Selecting the right hosting provider can be a challenging task, with a seemingly endless number of providers to choose from. There are many things to consider, with the nature of the site driving many of the decisions. Here are some of the most common considerations.
Type of service
There are several criteria to consider when determining what class of hosting you’ll want for a site: shared or dedicated. Before we get into the pros & cons of each, though, let’s clarify the basic differences between the two.
What is Shared Hosting?
Shared hosting means the resources of a server are shared between 2 or more sites. That includes storage, bandwidth, the number of databases allowed and more. Server maintenance is typically handled by the hosting provider. Shared hosting is considerably less costly than dedicated.
What is Dedicated Hosting?
Dedicated means just what the name implies: a server which is dedicated to just one site. The site doesn’t have to share available resources with any other sites. Server maintenance is usually the responsibility of the client, although many hosts will handle server maintenance for an additional charge. Dedicated hosting is significantly more expensive than shared.
Pros & Cons of Each
There are pros and cons to virtually every choice you face as a site owner, so let’s consider them for shared and dedicated hosting.
Pros of Shared Hosting
- Most affordable;
- Host manages the technical aspects of the server;
- No need to be familiar with server-side coding;
- CPanel makes self-management easier.
Cons of Shared Hosting
- Increased security risks if other sites on server are hacked;
- Limited to software supplied or supported by host;
- Server resources are divided among other sites on server;
- Bandwidth demand by other sites on server can slow response of your site.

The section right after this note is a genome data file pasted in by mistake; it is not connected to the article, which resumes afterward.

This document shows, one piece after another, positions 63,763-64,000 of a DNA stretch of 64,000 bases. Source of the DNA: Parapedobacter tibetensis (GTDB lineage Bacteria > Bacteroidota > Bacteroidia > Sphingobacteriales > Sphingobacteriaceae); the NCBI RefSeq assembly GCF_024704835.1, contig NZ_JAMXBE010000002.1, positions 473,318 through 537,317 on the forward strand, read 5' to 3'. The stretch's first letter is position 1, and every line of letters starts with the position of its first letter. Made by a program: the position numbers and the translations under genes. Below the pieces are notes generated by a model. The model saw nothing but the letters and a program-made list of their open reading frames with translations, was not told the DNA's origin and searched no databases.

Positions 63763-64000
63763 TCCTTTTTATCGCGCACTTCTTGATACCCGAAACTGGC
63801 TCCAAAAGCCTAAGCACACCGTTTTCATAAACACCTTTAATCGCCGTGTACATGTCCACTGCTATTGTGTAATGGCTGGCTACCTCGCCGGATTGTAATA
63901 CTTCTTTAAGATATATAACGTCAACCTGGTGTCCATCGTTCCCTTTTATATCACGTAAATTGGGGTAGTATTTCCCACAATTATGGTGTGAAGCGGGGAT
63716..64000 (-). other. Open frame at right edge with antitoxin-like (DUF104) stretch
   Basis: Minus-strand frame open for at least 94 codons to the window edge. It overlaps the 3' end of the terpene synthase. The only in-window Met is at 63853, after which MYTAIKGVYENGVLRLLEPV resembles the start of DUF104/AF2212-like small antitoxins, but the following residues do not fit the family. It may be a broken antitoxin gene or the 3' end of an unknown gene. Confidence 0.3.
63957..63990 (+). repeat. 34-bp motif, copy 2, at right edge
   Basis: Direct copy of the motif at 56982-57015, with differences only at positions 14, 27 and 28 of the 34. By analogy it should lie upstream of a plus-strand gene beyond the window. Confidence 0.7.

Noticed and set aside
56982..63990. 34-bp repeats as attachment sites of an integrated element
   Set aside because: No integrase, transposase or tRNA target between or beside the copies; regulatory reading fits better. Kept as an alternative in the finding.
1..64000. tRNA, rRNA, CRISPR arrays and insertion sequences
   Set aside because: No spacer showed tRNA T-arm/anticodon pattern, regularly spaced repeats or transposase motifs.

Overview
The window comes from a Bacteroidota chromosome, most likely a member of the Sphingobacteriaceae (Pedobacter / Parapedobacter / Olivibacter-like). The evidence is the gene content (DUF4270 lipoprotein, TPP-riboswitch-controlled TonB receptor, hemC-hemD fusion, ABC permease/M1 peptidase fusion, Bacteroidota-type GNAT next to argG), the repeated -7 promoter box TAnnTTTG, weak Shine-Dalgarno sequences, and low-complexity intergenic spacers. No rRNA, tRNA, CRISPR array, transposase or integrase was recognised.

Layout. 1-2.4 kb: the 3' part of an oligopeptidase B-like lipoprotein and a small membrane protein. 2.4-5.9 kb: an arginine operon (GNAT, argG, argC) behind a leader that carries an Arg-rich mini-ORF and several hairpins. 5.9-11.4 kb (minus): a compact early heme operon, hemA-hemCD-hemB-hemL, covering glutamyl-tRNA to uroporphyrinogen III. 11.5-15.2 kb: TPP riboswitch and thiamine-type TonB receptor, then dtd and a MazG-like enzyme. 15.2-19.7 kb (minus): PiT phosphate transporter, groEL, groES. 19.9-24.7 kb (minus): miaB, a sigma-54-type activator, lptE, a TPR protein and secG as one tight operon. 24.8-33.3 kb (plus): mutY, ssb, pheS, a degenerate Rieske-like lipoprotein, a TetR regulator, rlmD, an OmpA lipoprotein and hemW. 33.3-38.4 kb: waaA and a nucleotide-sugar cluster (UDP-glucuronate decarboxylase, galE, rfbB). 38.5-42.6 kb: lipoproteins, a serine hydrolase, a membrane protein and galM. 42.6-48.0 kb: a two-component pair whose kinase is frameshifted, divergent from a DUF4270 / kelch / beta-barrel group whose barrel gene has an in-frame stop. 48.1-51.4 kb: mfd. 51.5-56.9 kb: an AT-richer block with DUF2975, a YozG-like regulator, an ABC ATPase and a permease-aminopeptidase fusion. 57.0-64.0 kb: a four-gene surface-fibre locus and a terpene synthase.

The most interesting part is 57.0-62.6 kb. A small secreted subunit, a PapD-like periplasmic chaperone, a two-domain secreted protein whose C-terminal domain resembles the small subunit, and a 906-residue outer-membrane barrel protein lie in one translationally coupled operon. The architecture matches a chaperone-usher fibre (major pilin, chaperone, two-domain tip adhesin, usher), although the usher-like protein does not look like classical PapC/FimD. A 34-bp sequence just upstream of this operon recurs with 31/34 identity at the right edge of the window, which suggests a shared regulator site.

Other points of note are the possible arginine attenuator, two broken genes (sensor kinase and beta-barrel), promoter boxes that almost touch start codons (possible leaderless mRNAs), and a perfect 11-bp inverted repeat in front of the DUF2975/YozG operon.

What are Some Features to Consider?
Here are some of the services and features you should consider when either comparing potential hosts or making a final decision. How do they stack up in terms of:
- Support (chat, email, phone; 24/7)
- Class of service (shared, VPN, dedicated)
- Service reputation
- Up-time (historic, guarantee)
- Affiliation (owned by EIG, for instance)
- SSL/TLS availability
- Software versions (PHP, MySQL)
- “Neighborhood” (other sites on server)
- Number allowed (add-on, parked and sub-domains, email and FTP accounts, databases allowed)
- Usability (cPanel, Plesk, ispCP, ISPConfig)
- Add-on services available (monitoring, backup/restore, stats, CDN, VPN, phpMyAdmin, etc.)
- Upgrade options
- Operational limits (bandwidth, executions)
- Geographic placement (server locations)
- Ease of transfers (when moving to or from another host)
- Flexibility (brief over-limits excursions forgiven)
- Payment option (PayPal, CC, bank)
- specs (SSD, for instance)
- Load distribution/balancing
- Specialized servers for specific platforms (WordPress, Joomla, Magento?
- Costs (sign-up & renewal)
All of the above items may not seem important to you, at least not now. But choosing a host now that has the flexibility to accommodate you if your site grows considerably is much better than having to either relocate or pay a premium for upgrades.
With a simple Google search, you can find a number of sites that offer comparisons of the features and pricing of different hosting companies. Just be wary ““ some of them don’t display a date, so their accuracy can be questionable. Always verify on the prospective hosts’ sites.